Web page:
In Council v. State, the South Carolina Supreme Court affirmed relief in a death penalty PCR case. Council was convicted of sexually assaulting a woman and forcing her to ingest cleaning fluids. At trial, Council’s lawyer argued that he was not the murderer, but rather an accomplice at the scene actually did the killing. In the penalty phase, trial counsel only called the defendant’s mother as a mitigation witness. She testified about Council's mental health between the ages of 7 and 14 and that he had been teased while a child at school. Not surprisingly, a jury returned a verdict of guilt and recommended a sentence of death.
The death sentence was overturned because trial counsel fails to present voluminous mitigation evidence. For example, no social history was compiled. Had a social history been compiled evidence could have been presented to the jury that several of Council’s family members suffered from mental illness, that his father was an alcoholic and extremely violate, that Council lived in several homes which did not have running water and indoor plumbing, that he did very poorly in school, and that he had attempted suicide at a young age. Had trial counsel obtained a forensic psychiatrist, testimony could have been presented that respondent was an undifferentiated schizophrenic, which began in early adolescents for childhood.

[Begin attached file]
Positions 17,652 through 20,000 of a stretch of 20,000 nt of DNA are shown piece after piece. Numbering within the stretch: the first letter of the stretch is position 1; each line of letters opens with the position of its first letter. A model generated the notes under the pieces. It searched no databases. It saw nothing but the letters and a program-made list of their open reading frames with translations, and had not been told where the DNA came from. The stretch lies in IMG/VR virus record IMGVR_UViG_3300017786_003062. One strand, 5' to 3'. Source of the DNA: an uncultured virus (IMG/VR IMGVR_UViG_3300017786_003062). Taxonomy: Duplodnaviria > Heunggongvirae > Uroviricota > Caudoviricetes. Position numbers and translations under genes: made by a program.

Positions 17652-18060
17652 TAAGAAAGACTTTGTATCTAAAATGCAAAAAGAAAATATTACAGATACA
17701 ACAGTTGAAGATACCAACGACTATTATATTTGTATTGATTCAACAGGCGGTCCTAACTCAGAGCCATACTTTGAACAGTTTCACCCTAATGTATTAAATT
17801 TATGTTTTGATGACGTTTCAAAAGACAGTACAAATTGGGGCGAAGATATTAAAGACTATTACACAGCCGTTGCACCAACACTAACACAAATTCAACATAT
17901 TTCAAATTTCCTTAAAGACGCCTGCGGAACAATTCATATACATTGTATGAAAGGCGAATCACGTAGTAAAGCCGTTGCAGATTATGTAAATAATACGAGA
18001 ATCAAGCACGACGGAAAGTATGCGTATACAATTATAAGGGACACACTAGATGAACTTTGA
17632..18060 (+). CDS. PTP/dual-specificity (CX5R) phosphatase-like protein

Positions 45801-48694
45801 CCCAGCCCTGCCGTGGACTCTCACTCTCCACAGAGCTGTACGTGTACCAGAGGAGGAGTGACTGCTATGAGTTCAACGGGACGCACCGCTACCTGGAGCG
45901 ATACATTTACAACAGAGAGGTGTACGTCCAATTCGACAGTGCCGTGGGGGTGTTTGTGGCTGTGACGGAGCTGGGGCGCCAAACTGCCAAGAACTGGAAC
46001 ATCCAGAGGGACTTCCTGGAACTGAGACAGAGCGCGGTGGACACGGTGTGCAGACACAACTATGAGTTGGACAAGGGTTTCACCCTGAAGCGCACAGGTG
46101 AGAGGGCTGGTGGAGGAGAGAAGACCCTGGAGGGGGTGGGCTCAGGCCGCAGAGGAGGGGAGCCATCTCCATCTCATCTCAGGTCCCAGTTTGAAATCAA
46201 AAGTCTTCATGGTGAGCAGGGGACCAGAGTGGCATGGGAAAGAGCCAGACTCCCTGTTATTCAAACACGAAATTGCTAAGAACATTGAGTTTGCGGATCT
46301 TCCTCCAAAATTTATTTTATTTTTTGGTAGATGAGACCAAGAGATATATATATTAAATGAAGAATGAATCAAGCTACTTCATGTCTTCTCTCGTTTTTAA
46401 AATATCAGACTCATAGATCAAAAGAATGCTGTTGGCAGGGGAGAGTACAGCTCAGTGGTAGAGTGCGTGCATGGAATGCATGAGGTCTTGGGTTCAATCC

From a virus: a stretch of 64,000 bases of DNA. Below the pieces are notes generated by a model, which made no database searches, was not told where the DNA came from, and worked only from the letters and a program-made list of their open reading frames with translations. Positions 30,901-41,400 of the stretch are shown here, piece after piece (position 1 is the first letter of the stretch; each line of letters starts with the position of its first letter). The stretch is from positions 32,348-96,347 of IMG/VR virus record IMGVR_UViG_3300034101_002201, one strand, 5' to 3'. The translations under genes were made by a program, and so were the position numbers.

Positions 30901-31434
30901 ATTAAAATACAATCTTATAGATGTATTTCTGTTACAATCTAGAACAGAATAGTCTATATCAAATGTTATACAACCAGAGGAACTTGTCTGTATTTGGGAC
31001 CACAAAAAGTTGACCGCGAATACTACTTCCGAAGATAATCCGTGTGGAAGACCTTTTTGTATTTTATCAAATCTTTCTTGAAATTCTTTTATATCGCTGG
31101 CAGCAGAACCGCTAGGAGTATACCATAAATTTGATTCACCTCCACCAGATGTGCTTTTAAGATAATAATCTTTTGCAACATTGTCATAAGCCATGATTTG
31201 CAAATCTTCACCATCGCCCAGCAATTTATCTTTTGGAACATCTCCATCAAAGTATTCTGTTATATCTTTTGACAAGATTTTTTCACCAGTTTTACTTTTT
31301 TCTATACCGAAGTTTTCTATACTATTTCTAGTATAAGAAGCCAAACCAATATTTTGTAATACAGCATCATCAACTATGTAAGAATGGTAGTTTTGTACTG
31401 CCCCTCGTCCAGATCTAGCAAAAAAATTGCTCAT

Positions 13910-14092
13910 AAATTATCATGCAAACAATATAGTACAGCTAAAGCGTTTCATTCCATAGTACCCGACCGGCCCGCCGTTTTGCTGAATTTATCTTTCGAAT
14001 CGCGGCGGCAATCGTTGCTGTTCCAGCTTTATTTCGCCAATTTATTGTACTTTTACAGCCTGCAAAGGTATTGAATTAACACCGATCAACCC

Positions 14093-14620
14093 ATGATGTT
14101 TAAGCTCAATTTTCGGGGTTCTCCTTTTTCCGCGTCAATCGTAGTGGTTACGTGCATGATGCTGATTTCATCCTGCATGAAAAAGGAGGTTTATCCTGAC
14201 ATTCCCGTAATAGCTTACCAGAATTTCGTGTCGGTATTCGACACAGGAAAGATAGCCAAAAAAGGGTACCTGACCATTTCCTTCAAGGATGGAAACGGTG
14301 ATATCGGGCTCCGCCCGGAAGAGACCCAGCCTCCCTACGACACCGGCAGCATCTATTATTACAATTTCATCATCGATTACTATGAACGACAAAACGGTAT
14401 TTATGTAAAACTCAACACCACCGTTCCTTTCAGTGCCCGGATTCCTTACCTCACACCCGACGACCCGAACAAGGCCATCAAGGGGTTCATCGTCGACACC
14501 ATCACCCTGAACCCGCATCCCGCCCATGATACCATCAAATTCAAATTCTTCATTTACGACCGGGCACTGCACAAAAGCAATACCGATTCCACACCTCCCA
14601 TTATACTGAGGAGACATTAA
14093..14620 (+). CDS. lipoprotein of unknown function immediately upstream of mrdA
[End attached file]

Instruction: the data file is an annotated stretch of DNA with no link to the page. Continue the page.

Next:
In summary, the Supreme Court agreed with the PCR court that the mitigation evidence would have been powerful and that that trial counsel was ineffective for failing to present such evidence. Accordingly, the sentence of death was reversed.